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Obama gives Social Security warning in debt debate

The president says checks are not guaranteed without an increase in the debt ceiling. Sen. Mitch McConnell offers a proposal that could have political consequences.

July 13, 2011|By Christi Parsons and Lisa Mascaro, Washington Bureau
  • Senate Minority Leader Mitch McConnell (R-Ky.), left, speaks as Senate Minority Whip Jon Kyl (R-Ariz.), second from left, listens during a news conference on Capitol Hill.
Senate Minority Leader Mitch McConnell (R-Ky.), left, speaks as Senate… (Alex Wong, Getty Images )

Reporting from Washington — President Obama said he "cannot guarantee" that millions of Social Security beneficiaries would get their checks as scheduled next month unless he and congressional leaders agreed to raise the nation's debt limit by Aug. 2, a warning that came as both sides ratcheted up the tension over the monthlong standoff.

Amid a volley of charges and countercharges over who would bear responsibility for a crisis, the Senate's Republican leader proposed a complex plan under which Congress would largely surrender its authority to determine the debt ceiling.

The proposal offered by Sen. Mitch McConnell (R-Ky.) would essentially flip the debt ceiling process on its head. Rather than vote on measures to raise the debt limit, members of Congress would vote on bills that would forbid increases. Obama's presumably certain veto of the measures would allow the ceiling to rise. Politically, Republicans could claim to be voting to hold the line against a higher limit, safe in the knowledge that there would be no catastrophic default on federal borrowings.

But the plan would essentially abandon the GOP quest to use the debt ceiling as a mechanism to force deep cuts in the federal budget, and was widely criticized by conservatives.

Obama has rejected plans for a short-term agreement, but the White House said McConnell's proposal was an acknowledgment of the importance of meeting U.S. obligations.

The back-and-forth played out Tuesday in a darkening atmosphere, with the White House saying that federal officials would face a "Sophie's choice" in deciding what to pay when federal revenue falls short of bills coming due, as is expected in the absence of an increase in borrowing authority from Congress.

Obama wants a resolution within 10 days to avoid unpredictable reactions by financial markets to the growing uncertainty, but Republicans accuse the White House of trying to stampede them to an agreement.

Until now, administration officials have declined to specify which bills they would pay after Aug. 2 with no increase in borrowing authority.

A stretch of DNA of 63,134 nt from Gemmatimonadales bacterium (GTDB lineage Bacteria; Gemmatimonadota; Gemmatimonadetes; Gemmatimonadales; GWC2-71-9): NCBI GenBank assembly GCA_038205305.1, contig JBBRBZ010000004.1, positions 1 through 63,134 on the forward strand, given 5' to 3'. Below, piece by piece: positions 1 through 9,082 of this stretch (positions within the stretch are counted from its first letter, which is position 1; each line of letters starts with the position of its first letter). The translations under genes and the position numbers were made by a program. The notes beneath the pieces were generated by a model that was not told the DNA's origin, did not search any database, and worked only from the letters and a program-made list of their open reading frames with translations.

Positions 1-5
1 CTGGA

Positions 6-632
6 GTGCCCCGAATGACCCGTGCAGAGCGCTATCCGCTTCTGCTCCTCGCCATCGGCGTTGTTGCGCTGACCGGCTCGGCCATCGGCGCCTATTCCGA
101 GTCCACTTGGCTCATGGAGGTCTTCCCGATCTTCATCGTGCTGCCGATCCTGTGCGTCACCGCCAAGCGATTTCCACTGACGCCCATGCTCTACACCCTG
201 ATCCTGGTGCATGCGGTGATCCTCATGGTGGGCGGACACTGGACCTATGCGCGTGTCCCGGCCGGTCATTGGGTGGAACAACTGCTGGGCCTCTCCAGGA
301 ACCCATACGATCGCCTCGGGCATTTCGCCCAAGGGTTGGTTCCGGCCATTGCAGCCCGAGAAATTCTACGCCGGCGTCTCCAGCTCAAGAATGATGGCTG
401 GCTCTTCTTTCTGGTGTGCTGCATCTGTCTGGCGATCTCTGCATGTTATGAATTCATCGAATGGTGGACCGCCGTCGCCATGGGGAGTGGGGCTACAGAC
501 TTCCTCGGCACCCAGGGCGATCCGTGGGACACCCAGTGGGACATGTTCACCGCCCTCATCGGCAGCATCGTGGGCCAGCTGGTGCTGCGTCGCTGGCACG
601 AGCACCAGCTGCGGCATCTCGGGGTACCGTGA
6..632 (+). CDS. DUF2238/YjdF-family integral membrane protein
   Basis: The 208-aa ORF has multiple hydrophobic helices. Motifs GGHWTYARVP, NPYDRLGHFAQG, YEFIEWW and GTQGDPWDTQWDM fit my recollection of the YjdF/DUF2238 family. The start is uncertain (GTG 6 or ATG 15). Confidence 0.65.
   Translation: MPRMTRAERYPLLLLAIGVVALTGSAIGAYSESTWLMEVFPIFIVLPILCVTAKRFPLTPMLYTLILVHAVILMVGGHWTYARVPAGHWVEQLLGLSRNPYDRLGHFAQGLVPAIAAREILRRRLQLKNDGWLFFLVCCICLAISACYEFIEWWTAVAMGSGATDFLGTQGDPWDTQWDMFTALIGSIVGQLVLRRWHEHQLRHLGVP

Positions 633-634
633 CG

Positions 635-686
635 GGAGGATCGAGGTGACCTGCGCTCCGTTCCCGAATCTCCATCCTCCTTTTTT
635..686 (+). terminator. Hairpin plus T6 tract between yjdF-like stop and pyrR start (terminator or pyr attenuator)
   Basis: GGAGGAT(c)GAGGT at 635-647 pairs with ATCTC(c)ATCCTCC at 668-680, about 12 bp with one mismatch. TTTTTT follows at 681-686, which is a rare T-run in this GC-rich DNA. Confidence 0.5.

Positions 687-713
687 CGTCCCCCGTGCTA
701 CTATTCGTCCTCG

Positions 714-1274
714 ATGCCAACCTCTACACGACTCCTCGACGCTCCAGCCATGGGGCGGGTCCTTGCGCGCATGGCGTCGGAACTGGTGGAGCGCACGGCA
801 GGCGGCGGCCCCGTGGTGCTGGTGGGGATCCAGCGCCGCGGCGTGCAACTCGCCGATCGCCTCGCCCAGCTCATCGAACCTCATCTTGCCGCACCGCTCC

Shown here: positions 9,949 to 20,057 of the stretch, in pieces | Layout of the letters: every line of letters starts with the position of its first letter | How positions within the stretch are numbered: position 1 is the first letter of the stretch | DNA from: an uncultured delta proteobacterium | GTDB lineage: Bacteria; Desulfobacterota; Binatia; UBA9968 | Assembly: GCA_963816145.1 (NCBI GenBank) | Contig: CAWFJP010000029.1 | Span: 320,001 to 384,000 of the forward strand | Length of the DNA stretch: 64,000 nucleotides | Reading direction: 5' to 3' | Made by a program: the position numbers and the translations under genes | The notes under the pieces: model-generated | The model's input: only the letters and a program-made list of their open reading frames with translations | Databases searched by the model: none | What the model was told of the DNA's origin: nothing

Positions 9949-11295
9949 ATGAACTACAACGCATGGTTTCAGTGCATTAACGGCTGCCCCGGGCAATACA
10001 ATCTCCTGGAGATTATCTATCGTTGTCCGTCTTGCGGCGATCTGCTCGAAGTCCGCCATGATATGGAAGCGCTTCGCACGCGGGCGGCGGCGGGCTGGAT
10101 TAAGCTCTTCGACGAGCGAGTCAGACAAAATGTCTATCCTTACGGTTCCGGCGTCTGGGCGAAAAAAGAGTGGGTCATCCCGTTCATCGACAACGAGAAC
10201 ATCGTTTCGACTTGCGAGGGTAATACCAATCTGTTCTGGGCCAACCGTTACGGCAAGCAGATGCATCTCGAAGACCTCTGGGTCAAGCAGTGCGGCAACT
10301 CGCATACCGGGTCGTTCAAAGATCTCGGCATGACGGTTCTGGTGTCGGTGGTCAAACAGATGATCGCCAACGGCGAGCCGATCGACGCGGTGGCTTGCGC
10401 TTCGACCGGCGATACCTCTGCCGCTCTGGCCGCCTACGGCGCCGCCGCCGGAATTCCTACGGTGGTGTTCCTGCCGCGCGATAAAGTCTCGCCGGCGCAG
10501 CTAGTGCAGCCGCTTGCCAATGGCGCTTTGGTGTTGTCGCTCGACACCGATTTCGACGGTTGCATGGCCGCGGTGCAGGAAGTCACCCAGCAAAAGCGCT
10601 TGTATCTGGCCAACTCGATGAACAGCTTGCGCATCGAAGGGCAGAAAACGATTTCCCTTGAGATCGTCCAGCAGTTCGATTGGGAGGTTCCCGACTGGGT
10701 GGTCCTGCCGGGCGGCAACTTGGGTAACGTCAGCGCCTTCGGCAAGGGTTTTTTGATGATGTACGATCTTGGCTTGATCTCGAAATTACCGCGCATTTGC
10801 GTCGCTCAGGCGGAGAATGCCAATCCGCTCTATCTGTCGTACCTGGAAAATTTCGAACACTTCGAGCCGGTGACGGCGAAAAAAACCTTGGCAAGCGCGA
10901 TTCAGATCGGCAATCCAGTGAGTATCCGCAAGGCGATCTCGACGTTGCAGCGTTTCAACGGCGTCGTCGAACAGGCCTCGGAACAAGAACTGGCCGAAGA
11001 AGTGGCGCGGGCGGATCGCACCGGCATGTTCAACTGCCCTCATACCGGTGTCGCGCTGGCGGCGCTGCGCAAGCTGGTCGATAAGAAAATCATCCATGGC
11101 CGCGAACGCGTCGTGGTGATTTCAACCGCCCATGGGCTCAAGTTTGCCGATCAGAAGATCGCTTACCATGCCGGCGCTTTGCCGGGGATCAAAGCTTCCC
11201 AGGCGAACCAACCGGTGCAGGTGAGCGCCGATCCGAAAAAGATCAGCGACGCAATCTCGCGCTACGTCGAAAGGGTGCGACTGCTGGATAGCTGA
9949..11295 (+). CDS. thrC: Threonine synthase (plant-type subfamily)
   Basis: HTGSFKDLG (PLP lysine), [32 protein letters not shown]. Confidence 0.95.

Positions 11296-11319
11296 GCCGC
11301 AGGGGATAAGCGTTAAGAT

But in an interview with "CBS Evening News," Obama issued his most explicit warning about government benefits and said for the first time that the elderly might not be the only ones affected.

"This is not just a matter of Social Security checks," Obama said. "These are veterans' checks, these are folks on disability and their checks. There are about 70 million checks that go out every month."

Based on cash flow projections, the government will have enough to cover only slightly more than 55% of its bills in August.

Republicans have said the Treasury Department should prioritize its bills. But besides debt service, the biggest government bills are for Social Security checks, Medicare, weapons for the military, fuel, active-duty military personnel and unemployment benefits.

"That would then entail a kind of 'Sophie's choice' situation where you have to decide what bills you can pay," said Jay Carney, the president's spokesman. "So, no, we can't guarantee, if there were a default, any specific bill will be paid."

Carney said the administration did not want to confront a decision to pay "the Chinese government, but not pay Social Security recipients or veterans' benefits recipients."

Some Republicans said Obama was resorting to scare tactics to win an increase in the debt ceiling. "Telling seniors that they may not receive their Social Security checks is his backdoor way of trying to fulfill his desire to raise the debt limit without any conditions," said freshman Rep. Tim Huelskamp (R-Kan.).

McConnell, the minority leader, ignited a conservative backlash with his proposal to force Obama to repeatedly return to Congress for debt ceiling increases.

McConnell's plan, if passed, would create a legislative mechanism in which Obama would be required to request an increase in the debt ceiling in three stages, with the biggest increase scheduled for next summer, in the heat of the presidential campaign. Republicans and Democrats alike could then vote to oppose the request. If that "measure of disapproval" passes Congress, then Obama could veto it and the request would essentially be approved. Only a two-thirds majority in Congress could override the veto.

The plan would force Democrats to take a political hit for raising the debt ceiling and allow the GOP to vote against it without risk of default.

McConnell said his proposal was not his "first choice," but that he had little alternative but to offer a contingency plan. "As long as this president is in the Oval Office, a real solution is unattainable," McConnell said.

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